Monday, August 5, 2013

Burton’s Book Of Melancholy

The Four Humours

The Four Humours: Medieval woodcut showing the four humors, “Melan” shown on the bottom left. Burton writes in Anatomy of Melancholy what might be written today, a sign of a true melancholic: [E]very man hath liberty to write, but few ability. Heretofore learning was graced by judicious scholars, but now noble sciences are vilified by base and illiterate scribblers, that either write for vain-glory, need, to get money, or as Parasites to flatter and collogue with some great men, they put out trifles, rubbish and trash. Among so many thousand Authors you shall scarce find one by reading of whom you shall be any whit better, but rather much worse; by which he is rather infected than any way perfected…”
Source: Public Domain Review

When a friend of mine recommended a number of years ago that I read Robert Burton’s Renaissance masterpiece, The Anatomy of Melancholy (1621), I was slightly taken aback; I had not thought myself as a melancholic. But having read the book and many other modern takes on the human mind and spirit, including books on medicine and neuroscience, I now know, or at least feel, otherwise. Indeed I am, and make no apologies for it. I stand in good company.

In an article in The Public Domain Review, Noga Arikha writes:
Melancholy is an old concept; in ancient Greek, melan means black, and hole is the word for bile. Melancholy literally means black bile: however ancient, we still know what that means. One can imagine black bile running through unpleasant states and negative emotions, from existential malaise and bitterness to common depression and despondency. Earlier, melancholy also covered madness and mania. Anyone could be afflicted – lovers, scholars, rulers. Monomaniacs were melancholics. And poets of course: melancholy at its best was a fount of inspiration and creativity. There are many famous melancholics – the author of Ecclesiastes was one, so was Hamlet (Shakespeare probably had read an earlier treatise on the subject, published in 1586 by the physician and clergyman Timothie Bright).
 [...]
The book is a catalogue of passions as well as a compendium of quotes and stories – not so much a medical treatise, even though there are, and must be pages on anatomy and physiology. For black bile was a medical concept, one of the four bodily humours or fluids that coursed through the organism and determined its constitution, and along with it, our appearance and character, our strengths and weaknesses, our tastes, propensities and illnesses. To talk about melancholy was to engage in and endorse humoural theory. In its terms, black bile was a “cooked” version of yellow bile, or choler. The other two humours were phlegm, and blood. Mooted by the Hippocratics in 5th-century BC Greece on the basis of the view of the pre-Socratic philosopher Empedocles that all matter was composed of the four elements, the humoural system that developed in the West (China and India each have their own humoural systems as well) had been systematized in the 2nd century by the Roman physician Galen, who associated humours with temperaments. Black bile might be noble, in some of its manifestations. But it was at first a crass outcome of digestive processes. Burton explained: “The gall, placed in the concave of the liver, extracts choler to it: the spleen, melancholy; which is situate on the left side, over against the liver, a spongy matter, that draws this black choler to it by a secret virtue, and feeds upon it, conveying the rest to the bottom of the stomach, to stir up appetite, or else to the guts as excrement.” (I, 12,4)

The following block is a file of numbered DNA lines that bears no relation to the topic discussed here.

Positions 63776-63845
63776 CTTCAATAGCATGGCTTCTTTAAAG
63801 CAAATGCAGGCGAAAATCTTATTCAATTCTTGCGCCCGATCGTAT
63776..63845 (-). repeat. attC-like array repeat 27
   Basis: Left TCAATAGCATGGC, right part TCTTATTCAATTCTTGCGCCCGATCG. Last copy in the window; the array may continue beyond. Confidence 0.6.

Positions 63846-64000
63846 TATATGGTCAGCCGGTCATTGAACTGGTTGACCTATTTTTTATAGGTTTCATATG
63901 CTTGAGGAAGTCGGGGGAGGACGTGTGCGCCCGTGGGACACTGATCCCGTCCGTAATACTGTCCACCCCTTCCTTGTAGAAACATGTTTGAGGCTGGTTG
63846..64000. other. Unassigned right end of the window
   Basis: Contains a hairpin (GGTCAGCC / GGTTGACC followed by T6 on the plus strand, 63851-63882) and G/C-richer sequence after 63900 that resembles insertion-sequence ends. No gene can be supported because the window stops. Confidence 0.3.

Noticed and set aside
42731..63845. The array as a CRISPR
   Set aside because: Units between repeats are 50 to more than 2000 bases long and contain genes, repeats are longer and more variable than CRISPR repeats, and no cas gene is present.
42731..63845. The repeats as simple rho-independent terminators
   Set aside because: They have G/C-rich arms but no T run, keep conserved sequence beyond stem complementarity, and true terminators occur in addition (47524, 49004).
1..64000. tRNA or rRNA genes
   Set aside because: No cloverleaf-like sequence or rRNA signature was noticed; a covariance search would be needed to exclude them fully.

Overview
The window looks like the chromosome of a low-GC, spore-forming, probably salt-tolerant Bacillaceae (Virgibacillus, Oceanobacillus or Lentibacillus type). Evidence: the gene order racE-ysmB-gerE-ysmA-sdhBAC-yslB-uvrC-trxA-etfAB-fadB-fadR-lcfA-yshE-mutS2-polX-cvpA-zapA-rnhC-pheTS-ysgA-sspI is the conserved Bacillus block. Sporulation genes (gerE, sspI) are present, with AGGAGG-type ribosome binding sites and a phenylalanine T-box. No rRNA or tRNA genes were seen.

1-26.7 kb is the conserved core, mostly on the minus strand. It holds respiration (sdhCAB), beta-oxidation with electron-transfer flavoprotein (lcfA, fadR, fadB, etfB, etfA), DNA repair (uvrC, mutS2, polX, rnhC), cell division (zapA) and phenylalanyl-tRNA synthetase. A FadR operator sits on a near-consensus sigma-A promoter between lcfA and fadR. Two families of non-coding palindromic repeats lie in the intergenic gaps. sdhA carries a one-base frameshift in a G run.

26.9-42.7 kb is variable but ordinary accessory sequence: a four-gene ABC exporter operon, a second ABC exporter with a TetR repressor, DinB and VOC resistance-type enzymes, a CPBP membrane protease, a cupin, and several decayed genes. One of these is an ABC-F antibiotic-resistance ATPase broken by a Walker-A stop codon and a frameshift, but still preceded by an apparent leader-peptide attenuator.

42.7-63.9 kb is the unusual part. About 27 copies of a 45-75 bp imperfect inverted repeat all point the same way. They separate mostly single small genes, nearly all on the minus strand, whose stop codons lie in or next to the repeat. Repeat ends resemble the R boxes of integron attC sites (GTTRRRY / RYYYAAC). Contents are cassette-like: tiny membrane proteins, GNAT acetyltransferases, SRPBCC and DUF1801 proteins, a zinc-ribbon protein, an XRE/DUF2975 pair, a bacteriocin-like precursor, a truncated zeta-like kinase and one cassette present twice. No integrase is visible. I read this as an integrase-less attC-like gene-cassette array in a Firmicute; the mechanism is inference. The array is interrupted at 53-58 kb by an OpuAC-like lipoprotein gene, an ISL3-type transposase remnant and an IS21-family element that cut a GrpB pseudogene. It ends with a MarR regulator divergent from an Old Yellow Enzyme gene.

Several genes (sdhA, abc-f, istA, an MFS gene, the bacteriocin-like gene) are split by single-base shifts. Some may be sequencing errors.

Reading Burton’s book with a modern mind raises the issue, uncomfortable in some circles, of the melancholic, the so-called unhappy person, reflective and thoughtful; and, as some some would add “to a fault.” Perhaps so. We talk about personality but not about temperament, which forms and takes shape from the combined mental, physical, and emotional traits of a person—it being his or her natural predisposition. Not everyone can have or display a happy face, part of a society’s dictatorial demands for a “happy personality,” where all negative or pessimistic talk and ideas are banished to the intellectual netherworld.

If it can’t be brought about by psycho-therapy, there are always pharmacological or other means. A pill, a hard drink, an illegal narcotic to escape the unhappy reality of existence, often harsh in its judgments. The cure is at hand: happiness need be obtained, whatever the cost.

In such thinking, which I find both unhealthy and dishonest, everyone ought to conform to being happy, an idea that leaves me cold. It’s the antithesis of originality and individuality; it mistakes agreement and flattery for courtesy and respect. I shudder at the banality of such conversations, where any display of emotion other than happiness or euphoria, is considered unwelcome, intrusive. Spare me the banalities of insipid, limp conversation; it’s as invigorating as lukewarm tea.

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You can read the rest of the article at [Public Domain Review]

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